2014 was a year of crisis. Ebola, ISIS, and Donbas are now part of the global lexicon. Eurasia Outlook experts weigh in on how crises on Russia’s periphery affected the country, and what these developments mean for Moscow in 2015.
The terrorist attack that shook Grozny during the night of December 4 has put in question the authorities’ ability to control the situation in the North Caucasus, even in the seemingly stable Chechen Republic.
One of the most important consequences of the dramatic violence in Grozny may be the impact it has on Russia-Western relations. Amidst a stand-off with the West over Ukraine, the Kremlin may interpret this terrorist acts as “Western attempts to fuel instability inside Russia.”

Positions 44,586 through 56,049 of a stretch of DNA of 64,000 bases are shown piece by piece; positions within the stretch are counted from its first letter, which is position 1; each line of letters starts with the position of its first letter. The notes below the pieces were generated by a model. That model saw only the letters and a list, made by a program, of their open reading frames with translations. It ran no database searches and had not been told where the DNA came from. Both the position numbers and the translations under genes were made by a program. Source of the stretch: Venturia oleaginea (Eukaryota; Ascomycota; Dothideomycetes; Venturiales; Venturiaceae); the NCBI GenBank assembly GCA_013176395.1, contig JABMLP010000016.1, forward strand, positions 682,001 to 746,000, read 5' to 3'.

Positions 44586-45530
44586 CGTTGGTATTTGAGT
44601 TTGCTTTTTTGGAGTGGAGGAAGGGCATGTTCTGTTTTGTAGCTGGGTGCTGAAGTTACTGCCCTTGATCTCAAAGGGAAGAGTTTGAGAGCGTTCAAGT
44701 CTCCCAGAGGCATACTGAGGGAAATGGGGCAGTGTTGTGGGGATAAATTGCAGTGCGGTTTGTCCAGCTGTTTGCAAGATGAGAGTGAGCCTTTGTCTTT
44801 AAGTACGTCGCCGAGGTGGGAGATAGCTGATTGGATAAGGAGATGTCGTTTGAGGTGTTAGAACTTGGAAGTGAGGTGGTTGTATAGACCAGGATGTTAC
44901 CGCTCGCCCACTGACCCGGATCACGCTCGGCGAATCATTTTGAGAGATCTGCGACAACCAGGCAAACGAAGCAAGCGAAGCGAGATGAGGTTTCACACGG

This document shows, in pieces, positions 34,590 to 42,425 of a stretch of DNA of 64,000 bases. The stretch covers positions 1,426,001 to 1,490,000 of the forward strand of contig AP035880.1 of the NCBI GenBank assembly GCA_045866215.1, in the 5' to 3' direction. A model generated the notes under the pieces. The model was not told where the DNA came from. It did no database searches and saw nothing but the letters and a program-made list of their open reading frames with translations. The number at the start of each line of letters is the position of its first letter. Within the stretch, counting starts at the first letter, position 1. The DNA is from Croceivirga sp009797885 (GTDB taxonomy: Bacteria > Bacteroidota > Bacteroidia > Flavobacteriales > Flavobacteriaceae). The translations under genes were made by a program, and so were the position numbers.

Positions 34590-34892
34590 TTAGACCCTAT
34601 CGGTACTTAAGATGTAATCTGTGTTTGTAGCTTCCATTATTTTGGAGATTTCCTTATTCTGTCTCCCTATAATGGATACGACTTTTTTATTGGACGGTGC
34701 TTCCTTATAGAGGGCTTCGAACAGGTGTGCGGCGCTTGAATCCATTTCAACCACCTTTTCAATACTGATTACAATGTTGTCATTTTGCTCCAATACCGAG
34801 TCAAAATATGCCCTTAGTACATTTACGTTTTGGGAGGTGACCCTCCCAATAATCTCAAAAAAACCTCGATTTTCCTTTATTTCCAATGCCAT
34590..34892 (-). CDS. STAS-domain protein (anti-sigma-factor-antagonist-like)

Calling time on the South Stream pipeline project, Putin announced a new Black Sea pipeline to Turkey instead. The new project could be a competitor to Azerbaijan gas ambitions, but, at the same time, it may require more collaboration in the future.
The unity of the Georgian Dream coalition has ended and the next election has already begun, only two years after the previous one. A break-up of this big coalition was inevitable; the only surprise is that it has happened so soon.